Thursday, March 4, 2010

Dear Parents,

I am a teacher and I AM NOT THE ENEMY!! I would like to take this time to clarify a few things. First, I did not decide to pursue a career in teaching because of the lucrative salary, the prestige, or because I am a fan of conjunctivitis or running into my present, past and future students at every movie theater, mall, grocery store, CVS, Dunkin Donuts or Target within a 30 mile radius (because really who needs a private life?). On the contrary, I chose a career in teaching because I have a passion for literature and a love for children. However, crazy parents are going to have me throwing in the towel long before I put my 30 years in. Please allow me to explain. You are the reason that great people leave the teaching profession every year for higher paying, less stressful jobs. I think that the reason for this confusion may be because you believe us to be miracle workers. Please let me state: "I am a teacher not a miracle worker!" However, part of being a teacher means I am also in many cases: a substitute nurse, therapist, counselor, mediator, comedian, role model, motivator, facilitator, creator, monitor, librarian, technician, manager, communicator, modifier, disciplinarian, evaluator, conveyor, assessor, surrogate-parent and professional multi-tasker!

Secondly, while I am responsible for teaching your student everything they need to know based on the Standards of the Department of Education and while preparing them to pass testing. I am also responsible for keeping students engaged, participating, and learning. However, I also need to be resolving arguments, breaking up fights, combating distractions, solving unanticipated problems, taking attendance, grading papers, e-mailing parents, differentiating instruction, writing recommendations, attending IEP meetings, attending faculty meetings, attending 504 meetings, attending re-evaluation meetings, scheduling parent meetings, distributing papers, collecting papers, answering the class telephone, bus duty, hall duty, library duty, placing grades on-line so you have 24 hour access to it. Oh, and I coach Drama Club too, usually all in the same day!!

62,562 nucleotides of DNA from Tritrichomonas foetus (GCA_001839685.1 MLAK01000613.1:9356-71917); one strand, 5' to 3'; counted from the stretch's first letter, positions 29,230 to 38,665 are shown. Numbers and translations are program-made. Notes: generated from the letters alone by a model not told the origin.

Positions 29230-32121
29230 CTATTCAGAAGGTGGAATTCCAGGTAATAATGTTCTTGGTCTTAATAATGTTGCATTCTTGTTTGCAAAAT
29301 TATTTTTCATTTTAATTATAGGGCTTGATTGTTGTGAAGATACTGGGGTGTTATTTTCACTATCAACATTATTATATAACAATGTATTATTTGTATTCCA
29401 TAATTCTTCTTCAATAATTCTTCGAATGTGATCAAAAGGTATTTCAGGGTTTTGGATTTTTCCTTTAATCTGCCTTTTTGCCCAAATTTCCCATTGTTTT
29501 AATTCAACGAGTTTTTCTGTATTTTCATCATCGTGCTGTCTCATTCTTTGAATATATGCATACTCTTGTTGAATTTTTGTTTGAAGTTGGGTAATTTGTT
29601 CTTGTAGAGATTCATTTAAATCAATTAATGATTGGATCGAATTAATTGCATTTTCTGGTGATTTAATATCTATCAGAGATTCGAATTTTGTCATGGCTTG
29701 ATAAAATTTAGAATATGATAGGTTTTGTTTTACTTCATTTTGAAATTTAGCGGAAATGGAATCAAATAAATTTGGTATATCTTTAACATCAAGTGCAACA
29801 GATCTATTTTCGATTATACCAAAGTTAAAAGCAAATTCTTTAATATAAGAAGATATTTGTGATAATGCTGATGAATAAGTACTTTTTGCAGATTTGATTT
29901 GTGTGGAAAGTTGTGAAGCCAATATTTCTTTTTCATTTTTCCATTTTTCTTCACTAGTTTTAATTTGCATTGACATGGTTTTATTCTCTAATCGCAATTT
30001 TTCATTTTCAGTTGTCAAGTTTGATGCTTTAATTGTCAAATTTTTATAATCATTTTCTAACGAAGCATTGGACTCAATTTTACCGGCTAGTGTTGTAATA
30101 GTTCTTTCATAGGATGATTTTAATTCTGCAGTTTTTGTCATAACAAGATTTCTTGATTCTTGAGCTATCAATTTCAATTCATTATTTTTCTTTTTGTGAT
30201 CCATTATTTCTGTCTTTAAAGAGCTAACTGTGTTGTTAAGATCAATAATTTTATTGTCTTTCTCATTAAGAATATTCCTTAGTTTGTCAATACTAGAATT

Therefore, to expect me to know what your child is thinking or what other students are saying to your child when they are not under my direct supervision (for example: in the cafeteria, on the bus, in the hallway, in the bathroom, in the gym, etc) is out of the question. Although I am able to go to school full-time and work full-time while continuing to be a wife, daughter, sister, neighbor, friend, daughter-in-law, sister-in-law, niece, cousin, granddaughter, and role model; I am not Superwoman and I do not have super human powers. Keeping this in mind. Please, before you come storming into the school after your child's teacher remember this: we are all human; so take a deep breath, wait a day (unless it is an emergency situation) and simply consider that your child may be telling you the truth as they see it, not necessarily the truth. Once you have taken a step back to reassess the situation and if you still feel it warrants a meeting then by all means e-mail, call, set up an appointment to meet with the teacher. However, confronting a teacher when you are that upset only makes the teacher go on the defensive and no one wins. And please, please do not bring your child to witness your verbal attack on their teacher, this only make it an uncomfortable situation for the next few months when your child has to remain in that teachers class.

This profession already suffers from a lack of respect, lets not perpetuate it. Most of your child's teachers are well educated, passionate, hard working people. Please remember that teaching is often a thankless job and we very seldom receive a "thanks" from grateful, appreciative students or their parents. A lot of the time the first time we meet a parent all year is when there is a complaint or problem. Unless you are a teacher, have been a teacher, or substituted for a teacher then you can not begin to understand the amount of responsibility we have daily.

"If a doctor, lawyer, or dentist had 40 people in his office at one time, all of whom had different needs, and some of whom didn't want to be there and were causing trouble, and the doctor, lawyer, or dentist, without assistance, had to treat them all with professional excellence for nine months, then he might have some conception of the classroom teacher's job"~Donald D. Quinn


Your child's teacher

P.S I would also appreciate it if you didn't run me over in the parking lot on your death proof mission to drop your child off at school, grab a coffee, and get to work, thanks!

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